ful intent of democratization of the country.” Already, the assassination has had the reverse effect of the January uprising, when a majority of Mexicans sympathized with the demands of the masked insurgents for clean elections and justice for the benighted Mayan population. Now, the government—and the ruling party—seem set to benefit from a sympathy backlash and the public’s fear of political risk. “In the face of such a crisis, you run for order,” says Lorenzo Meyer, a history professor at the capital’s Colegio de México. “You run for security.”
Others predict that the country’s longneglected military establishment is likely to
emerge as an influential player on the Mexican political stage. “Chiapas has let the military genie out of the bottle,” says Bims. “The military is going to become an increasingly clamorous claimant on the political system.” Certainly, Colosio’s slaying shines another unwelcome spotlight on a country whose political history has been bloodier than Salinas’s sophisticated public relations machine would have the world believe. Last month’s kidnapping of billionaire Alfredo Harp Held, president of the mammoth Grupo Financiero Banamex-Accival SA and a close associate of Salinas, drew attention to the fact that executive abductions have become one of Mexico’s growth industries. Since 1990, hundreds of the country’s top business executives have been held for ransom by professional extortionists, who can count on their families’ wish to hush up the blackmail.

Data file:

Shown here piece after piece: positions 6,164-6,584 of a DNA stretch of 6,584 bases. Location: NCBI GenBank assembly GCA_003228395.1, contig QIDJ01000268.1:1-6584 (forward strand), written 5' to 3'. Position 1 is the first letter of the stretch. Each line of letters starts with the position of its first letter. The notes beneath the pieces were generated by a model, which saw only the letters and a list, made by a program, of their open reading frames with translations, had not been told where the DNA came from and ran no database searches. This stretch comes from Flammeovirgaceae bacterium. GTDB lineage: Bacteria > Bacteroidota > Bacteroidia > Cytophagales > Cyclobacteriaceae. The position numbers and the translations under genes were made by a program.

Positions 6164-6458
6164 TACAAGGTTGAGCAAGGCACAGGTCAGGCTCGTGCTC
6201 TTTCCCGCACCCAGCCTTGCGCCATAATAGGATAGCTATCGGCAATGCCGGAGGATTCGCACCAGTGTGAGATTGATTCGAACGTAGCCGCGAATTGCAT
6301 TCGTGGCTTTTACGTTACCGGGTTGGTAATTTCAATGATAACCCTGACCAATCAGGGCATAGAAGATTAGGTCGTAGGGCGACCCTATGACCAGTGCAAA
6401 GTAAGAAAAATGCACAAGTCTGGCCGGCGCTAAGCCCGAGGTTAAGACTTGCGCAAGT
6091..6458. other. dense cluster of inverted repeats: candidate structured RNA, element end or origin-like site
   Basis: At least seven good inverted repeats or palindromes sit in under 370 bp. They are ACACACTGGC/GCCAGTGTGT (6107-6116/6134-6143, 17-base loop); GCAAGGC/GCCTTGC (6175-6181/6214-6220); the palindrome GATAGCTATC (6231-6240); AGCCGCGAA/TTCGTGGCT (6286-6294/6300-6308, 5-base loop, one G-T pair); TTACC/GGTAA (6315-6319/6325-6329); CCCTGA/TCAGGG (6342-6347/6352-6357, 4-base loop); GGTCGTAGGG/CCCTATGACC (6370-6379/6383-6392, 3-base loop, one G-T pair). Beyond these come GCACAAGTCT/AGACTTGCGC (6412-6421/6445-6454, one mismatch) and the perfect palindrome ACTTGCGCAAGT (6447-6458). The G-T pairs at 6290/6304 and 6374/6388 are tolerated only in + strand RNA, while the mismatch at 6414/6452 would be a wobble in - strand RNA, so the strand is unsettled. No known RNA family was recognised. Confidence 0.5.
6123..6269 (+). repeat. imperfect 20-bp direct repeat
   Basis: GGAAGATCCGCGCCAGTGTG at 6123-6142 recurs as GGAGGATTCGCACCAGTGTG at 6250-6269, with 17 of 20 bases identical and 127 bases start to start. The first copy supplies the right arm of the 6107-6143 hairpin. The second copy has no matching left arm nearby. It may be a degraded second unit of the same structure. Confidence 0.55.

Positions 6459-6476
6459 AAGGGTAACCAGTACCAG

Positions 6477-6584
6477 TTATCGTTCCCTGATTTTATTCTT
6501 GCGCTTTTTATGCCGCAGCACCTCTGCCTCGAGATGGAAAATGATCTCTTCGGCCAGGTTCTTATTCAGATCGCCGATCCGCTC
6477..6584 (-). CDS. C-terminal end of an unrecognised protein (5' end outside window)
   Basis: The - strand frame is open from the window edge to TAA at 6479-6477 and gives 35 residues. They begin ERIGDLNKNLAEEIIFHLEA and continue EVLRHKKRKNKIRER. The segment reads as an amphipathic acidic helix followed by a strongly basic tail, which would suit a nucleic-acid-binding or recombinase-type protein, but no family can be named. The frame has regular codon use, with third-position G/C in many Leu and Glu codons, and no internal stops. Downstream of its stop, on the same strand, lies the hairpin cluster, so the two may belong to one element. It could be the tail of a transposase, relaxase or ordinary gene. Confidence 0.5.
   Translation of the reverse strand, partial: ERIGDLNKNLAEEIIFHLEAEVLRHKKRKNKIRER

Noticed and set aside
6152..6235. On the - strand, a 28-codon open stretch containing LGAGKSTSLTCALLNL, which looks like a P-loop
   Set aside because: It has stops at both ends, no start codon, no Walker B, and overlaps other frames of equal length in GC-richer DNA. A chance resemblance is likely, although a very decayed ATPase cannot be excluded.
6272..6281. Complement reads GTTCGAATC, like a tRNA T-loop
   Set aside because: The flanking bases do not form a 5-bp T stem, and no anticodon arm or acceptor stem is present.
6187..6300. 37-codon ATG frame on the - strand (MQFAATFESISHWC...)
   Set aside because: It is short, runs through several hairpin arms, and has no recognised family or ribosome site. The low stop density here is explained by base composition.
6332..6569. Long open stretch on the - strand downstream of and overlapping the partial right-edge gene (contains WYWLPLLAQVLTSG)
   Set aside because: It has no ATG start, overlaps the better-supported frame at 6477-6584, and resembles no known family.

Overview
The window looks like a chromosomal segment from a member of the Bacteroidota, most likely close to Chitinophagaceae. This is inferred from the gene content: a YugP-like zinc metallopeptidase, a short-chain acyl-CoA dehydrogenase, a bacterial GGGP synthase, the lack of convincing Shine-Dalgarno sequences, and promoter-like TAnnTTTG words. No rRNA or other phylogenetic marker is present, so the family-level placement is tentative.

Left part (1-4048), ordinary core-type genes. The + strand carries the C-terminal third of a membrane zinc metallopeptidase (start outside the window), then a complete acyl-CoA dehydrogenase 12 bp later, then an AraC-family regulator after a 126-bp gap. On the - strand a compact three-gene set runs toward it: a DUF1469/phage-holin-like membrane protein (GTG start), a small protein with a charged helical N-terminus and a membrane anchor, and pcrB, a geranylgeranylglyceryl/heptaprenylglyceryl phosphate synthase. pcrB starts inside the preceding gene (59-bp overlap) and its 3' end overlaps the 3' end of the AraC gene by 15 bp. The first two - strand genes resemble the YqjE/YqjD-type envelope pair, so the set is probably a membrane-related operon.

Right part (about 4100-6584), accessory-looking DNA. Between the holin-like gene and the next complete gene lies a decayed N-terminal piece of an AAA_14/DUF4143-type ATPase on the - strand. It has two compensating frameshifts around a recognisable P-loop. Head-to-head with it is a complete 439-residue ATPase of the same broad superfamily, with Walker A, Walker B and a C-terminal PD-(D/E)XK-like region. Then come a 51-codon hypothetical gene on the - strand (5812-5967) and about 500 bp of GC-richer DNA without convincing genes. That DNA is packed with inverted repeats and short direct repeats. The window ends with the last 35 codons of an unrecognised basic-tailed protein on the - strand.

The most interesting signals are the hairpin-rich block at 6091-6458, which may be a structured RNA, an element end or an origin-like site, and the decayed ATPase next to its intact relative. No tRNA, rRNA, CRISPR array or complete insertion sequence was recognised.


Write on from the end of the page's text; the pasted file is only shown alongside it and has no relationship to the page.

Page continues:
Although no leading Mexican politician has been assassinated since president-elect Alvaro Obregón in 1928, the leftist opposition Revolutionary Democratic Party (PRD) claims that more than 200 of its - members have been victims of political killings since the controversial 1988 presidential elections—which most Mexicans believe would have been won by Cuauhtémoc Cárdenas Solórzano, now the PRD’s leader, were it not for government-sanctioned fraud. In fact, only hours after Colosio’s death, an anonymous caller phoned in a bomb threat to PRD headquarters in Mexico City.
Last week, Cárdenas and rival opposition leader Diego Fernández de Cevallos of the right-wing National Action Party (PAN) temporarily suspended their campaigning to pay their respects at Colosio’s flower-laden silver casket, which lay in state for a day at PRI headquarters. And like the rest of the nation, they